So the final race of my season and it’s a big one, the ITU World Championships in Switzerland. Everything I have been working so hard for over the season has led to this race, competing against the best ladies in the world, no pressure!
We had planned to drive to Switzerland over a few days so as to try and keep as relaxed as possible. Ian, my boyfriend, was absolutely fantastic, making sure that I basically didn’t lift a finger, allowed me to nap, drove nearly all the way there and was just generally amazing as usual.
We arrived in Lausanne a day early which allowed us to have a full day of run, bike and swim course familiarisation which was so useful as the bike and run routes were quite hilly in places so it was great to get a feel for them early on.
The first incline on the run!
The swim was incredible; warm, clear, calm and the scenery was breathtaking. I was really looking forward to the swim in the race as there had already been talk of it being a non-wetsuit swim. This would mean that the less strong swimmers might not do as well, as a wetsuit adds buoyancy and therefore speed. The problem beforehand was the not knowing whether it was or wasn’t going to be non-wetsuit, but I had a plan that I would wear it unless it was wetsuit illegal. I was also secretly hoping that the officials would make the decision of non-wetsuit as it would then make the decision for us and make the playing field equal.
The few days leading up to the race was very much about registering, soaking up the atmosphere, attending the opening ceremony, team briefing, watching the elites and trying my best to remain calm and relaxed. The nerves were already starting to build and being around my teammates unfortunately didn’t help with this as their innocent chatter would make me fill with nervous butterflies!
Unfortunately, on one of the days we walked nearly 39,000 steps! I was exhausted, so we made sure the following day – which was the day before race day – we relaxed as much as possible. Lausanne was such a beautiful place so it was easy to find a shaded area next to the lake to sit and unwind; it was the perfect day really.
Race morning came around so quickly, I actually felt quite calm, despite starting my period and having abdominal pains – typical! Ian seemed to be more stressed than I was; I tried to stay focused and get on with my pre-race ritual. I ate my porridge, had a huge mug of tea, grabbed my kit and I was off to transition to get my bike ready.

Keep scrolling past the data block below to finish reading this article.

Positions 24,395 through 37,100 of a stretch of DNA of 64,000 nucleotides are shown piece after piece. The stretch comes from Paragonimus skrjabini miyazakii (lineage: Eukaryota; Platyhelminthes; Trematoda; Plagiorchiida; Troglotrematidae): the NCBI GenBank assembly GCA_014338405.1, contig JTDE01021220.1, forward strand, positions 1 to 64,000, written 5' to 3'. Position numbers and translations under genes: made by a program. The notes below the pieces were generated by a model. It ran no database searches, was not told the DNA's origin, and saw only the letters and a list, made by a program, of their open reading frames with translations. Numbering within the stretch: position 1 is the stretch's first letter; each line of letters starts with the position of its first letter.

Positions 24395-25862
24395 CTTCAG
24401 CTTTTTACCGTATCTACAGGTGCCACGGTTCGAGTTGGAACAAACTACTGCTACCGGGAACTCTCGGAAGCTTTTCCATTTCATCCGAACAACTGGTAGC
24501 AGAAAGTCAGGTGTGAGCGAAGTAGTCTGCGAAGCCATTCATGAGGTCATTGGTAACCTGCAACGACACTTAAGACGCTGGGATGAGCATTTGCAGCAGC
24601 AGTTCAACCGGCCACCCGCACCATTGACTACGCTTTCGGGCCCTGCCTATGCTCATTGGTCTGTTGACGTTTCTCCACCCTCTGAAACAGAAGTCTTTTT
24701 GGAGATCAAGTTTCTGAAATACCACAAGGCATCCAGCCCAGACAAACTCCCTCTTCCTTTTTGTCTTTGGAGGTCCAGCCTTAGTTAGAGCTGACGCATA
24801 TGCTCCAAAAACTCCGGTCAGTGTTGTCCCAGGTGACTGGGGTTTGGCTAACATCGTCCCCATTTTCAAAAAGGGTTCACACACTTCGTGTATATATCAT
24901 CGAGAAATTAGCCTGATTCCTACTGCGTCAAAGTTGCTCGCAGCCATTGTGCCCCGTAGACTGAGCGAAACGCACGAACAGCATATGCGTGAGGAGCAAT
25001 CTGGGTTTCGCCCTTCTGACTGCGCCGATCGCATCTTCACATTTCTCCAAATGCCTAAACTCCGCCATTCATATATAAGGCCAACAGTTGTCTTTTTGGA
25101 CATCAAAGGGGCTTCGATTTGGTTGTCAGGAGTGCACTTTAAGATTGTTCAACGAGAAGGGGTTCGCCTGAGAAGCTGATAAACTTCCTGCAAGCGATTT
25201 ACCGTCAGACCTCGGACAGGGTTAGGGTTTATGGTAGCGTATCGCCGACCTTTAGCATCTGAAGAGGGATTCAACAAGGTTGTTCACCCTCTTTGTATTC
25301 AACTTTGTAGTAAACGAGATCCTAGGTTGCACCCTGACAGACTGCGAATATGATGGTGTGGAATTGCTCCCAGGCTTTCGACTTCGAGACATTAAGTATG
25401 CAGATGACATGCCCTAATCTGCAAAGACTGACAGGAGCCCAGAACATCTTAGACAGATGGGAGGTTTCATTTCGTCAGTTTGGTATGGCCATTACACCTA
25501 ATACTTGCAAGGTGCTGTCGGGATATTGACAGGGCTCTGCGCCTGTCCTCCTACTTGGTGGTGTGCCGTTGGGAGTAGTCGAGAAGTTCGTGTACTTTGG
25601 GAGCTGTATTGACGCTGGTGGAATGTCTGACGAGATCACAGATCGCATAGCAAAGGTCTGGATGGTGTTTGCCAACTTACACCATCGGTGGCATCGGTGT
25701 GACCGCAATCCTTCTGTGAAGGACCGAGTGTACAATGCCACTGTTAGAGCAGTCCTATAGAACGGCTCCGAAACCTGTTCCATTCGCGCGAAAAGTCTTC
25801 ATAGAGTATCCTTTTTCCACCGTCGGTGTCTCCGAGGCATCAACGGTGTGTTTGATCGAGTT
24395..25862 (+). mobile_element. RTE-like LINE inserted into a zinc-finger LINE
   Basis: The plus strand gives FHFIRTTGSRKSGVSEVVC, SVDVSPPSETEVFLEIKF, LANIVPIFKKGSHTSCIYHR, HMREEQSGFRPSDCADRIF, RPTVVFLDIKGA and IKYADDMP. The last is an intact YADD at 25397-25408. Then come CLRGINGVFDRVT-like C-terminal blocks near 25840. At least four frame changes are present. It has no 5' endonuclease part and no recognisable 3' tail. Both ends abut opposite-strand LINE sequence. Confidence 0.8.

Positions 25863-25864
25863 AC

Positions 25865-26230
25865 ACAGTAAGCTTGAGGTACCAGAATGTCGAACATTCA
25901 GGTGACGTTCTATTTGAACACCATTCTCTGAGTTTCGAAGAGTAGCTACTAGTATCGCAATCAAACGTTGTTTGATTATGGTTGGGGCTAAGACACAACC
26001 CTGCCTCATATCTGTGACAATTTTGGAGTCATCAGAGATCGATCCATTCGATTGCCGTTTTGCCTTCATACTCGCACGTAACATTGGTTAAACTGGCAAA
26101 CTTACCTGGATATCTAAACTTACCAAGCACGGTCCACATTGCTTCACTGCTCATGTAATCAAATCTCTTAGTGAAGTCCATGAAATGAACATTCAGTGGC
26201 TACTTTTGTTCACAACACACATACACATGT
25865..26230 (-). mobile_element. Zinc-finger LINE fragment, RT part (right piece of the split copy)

I love the buzz and excitement of transition on a race morning. I arrived, said hello to my teammates, and started to place my kit out ready and prepare my bike. The officials had made the decision of a non-wetsuit race which really pleased me. We were in for a fair race now; no one was getting any advantages from the swim, fantastic!
Once I finished in transition I headed to the swim start area and met with Ian away from the hustle and bustle. We had a good half hour before having to be in the start pen so I tried to keep warm and calm, it was such a beautiful morning and the venue was stunning, so it was easy to distract myself.
Before the swim start and the nerves had kicked in!
It was time to head to the swim start pen. Nerves were really kicking in now and I just wanted to get started. In the starting pen they tried to keep us all calm by playing music and getting us to dance which was very welcomed and did keep me distracted for a short while, but it was game time so I still wanted to keep my focus.
We were called into the water and it felt choppy already. I stayed to the left of the group but it was crowded so I knew the start would be a washing machine of arms and legs and I had to just get my head down and sprint the first 100 metres or so to get some free water.
The gun went off and this plan worked, although a bit of pushing and shoving did happen to start with. The first thing I noticed was that this swim wasn’t going to be an easy one, it was very choppy, in fact the roughest water I have ever had to swim in. This probably wasn’t helped by the fact it was non-wetsuit as the buoyancy from the suit had been taken away.
There were a few times where I swallowed water and couldn’t catch my breath so had to do breaststroke to regain my breath and take a moment to stop myself from panicking. In the back of my mind I thought that at least we would all be struggling in these conditions so tried to keep plodding on. I reached the final turn and the water was a lot calmer now so I really tried to open up and put in some hard effort to finish, this gave me some space coming out of the water and just behind the first pack of women.
Now to start the real hard work, it was time to really open up the field and try and take advantage of my stronger bike leg. My transition went really well, even making up a few places before exiting.
Note the hill in the background which we had to come down on the bike and the orange crash mats that would protect us if we got it wrong!
I mounted my bike and I was off. It felt great having my name shouted at me and people cheering me on. This is what I love about these World Championship events, this is why I love coming back and what keeps pushing me to try harder, I was in my element.